An excerpt from

The Long Cold Green Evenings of Spring
by Elisabeth Harvor

They've Found a Shadow

An ex-husband waits for a lab
report, winter, final decade

When he calls to tell me
his news (they've found a shadow
the size of a blurred grape in a lung)
I'm made ten times more mortal,

mortal by marriage,
I add up the years we
breathed the bad air
of the century

and after the doctors have
opened his chest in the nearby
hospital it used to amuse me
to call the Staph House

I picture a nurse
as she draws his wrist
in a low lift to her hip

so she can hold it,
pressed into the throb
of her listening stillness

while she lowers her eyes
to take a careful count
of his pulse.

I'd hate
above all things
to be in his place,
flat on my back and
made to feel what's important
is best politely forgotten,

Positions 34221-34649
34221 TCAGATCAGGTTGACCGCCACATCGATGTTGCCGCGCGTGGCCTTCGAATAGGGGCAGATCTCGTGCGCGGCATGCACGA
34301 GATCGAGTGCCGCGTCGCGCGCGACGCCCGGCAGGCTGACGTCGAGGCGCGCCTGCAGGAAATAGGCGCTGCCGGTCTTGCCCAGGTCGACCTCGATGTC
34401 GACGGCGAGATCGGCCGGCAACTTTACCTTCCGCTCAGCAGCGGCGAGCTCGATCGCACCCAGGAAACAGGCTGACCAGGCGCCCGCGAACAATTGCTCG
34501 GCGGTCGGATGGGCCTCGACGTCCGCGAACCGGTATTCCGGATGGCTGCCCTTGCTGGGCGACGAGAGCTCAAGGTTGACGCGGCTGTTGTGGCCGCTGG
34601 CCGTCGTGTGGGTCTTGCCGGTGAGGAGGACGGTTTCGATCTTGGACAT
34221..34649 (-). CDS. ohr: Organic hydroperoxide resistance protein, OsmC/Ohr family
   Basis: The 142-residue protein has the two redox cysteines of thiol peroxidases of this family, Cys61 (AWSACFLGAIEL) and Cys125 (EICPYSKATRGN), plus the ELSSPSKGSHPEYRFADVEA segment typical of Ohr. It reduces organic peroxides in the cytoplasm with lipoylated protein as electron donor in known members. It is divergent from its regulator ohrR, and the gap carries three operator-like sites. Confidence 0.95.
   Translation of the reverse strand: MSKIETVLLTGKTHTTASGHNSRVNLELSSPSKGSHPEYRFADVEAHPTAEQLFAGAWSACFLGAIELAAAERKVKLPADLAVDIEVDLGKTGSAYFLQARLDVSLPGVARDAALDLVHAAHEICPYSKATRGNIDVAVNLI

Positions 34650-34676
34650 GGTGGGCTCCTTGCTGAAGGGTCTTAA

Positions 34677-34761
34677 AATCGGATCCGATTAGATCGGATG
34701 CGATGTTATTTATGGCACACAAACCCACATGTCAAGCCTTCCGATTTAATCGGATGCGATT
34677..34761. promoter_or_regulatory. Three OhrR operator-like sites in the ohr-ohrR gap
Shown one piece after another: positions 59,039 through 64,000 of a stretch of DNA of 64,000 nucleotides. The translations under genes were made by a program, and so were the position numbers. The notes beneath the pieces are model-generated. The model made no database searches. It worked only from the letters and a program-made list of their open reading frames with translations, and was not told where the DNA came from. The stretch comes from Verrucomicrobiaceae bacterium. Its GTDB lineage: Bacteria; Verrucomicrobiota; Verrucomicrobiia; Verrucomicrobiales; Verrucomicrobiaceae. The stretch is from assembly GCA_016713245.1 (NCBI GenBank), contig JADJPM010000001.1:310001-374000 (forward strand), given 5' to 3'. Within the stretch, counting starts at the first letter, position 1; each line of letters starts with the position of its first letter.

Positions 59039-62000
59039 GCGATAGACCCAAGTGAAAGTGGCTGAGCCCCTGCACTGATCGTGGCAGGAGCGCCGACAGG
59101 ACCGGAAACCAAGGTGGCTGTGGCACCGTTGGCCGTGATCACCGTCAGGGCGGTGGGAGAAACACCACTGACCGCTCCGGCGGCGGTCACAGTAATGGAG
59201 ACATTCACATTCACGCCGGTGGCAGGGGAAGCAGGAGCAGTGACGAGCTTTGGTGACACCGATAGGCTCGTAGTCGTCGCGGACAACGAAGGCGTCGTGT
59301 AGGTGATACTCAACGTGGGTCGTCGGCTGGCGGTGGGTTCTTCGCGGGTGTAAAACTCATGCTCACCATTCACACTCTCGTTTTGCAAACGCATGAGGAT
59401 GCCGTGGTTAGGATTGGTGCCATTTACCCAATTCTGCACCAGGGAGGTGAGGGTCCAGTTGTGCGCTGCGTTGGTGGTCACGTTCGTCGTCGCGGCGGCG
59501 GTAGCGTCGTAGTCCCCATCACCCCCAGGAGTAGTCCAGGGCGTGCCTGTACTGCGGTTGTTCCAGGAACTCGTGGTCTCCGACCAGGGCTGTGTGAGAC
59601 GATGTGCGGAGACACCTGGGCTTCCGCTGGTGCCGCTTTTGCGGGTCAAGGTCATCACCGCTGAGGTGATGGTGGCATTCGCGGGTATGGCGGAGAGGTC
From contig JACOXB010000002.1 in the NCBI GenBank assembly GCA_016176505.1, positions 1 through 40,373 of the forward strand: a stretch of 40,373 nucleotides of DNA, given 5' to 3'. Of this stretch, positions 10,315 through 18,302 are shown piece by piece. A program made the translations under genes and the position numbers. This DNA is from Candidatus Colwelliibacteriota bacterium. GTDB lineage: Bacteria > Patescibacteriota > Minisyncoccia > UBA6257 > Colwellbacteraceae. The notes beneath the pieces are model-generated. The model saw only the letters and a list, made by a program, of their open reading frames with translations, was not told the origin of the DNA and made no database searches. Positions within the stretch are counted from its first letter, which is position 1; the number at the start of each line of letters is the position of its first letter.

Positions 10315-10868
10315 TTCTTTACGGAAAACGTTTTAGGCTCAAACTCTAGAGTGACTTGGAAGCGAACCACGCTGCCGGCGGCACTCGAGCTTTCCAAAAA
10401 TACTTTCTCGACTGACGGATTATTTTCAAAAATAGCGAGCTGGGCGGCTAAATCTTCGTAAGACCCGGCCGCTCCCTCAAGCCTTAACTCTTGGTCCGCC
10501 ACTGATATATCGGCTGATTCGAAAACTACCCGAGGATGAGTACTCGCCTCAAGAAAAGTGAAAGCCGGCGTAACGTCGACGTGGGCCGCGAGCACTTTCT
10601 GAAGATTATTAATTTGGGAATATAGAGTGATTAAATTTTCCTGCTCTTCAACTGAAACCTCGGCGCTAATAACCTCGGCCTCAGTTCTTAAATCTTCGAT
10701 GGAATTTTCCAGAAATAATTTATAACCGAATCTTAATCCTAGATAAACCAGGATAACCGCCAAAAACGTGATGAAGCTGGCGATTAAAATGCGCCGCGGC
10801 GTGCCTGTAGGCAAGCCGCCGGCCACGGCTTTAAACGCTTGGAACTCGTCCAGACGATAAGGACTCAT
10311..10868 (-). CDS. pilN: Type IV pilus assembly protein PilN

to say nothing of my aversion
to bad food and pain,

(unless it's really
my ashamed love of pain)

hate to lie clamped
to the bed destiny
keeps always unkindly
in wait for me, hermetic
world organized into orange juice
and terror, bent glass straw
poked into ice chips,

distancing tinkle
of glass trays and needles

(hope, as usual,
precipitating sadness),

hate to get weepy
but afraid to let anyone
in power know it, hate to

regret things, I wonder if he does--
two days after the surgery his doctor
brings him a gift: a briefcase
made out of clear plastic,

drainage tubes
from the stitched
lung feed into it,

bubbles lift,
then slide back

in the tubes
when he breathes
(our sons tell me this--
they looked straight down
through his briefcase to
watch him breathe
in and out),

and so now when
he is up and about
he carries
a cargo of discharge
instead of papers and notes.

I picture him at night
as he totes his clear briefcase
filled with tubing and breath,

I see him pace off
to meet death (or a new life)

all the way down
to the end of the Fell Wing,

I see him look down to admire
what's three stories below
the tall windows of dark:

the grass and concrete
arrangements of the hospital park.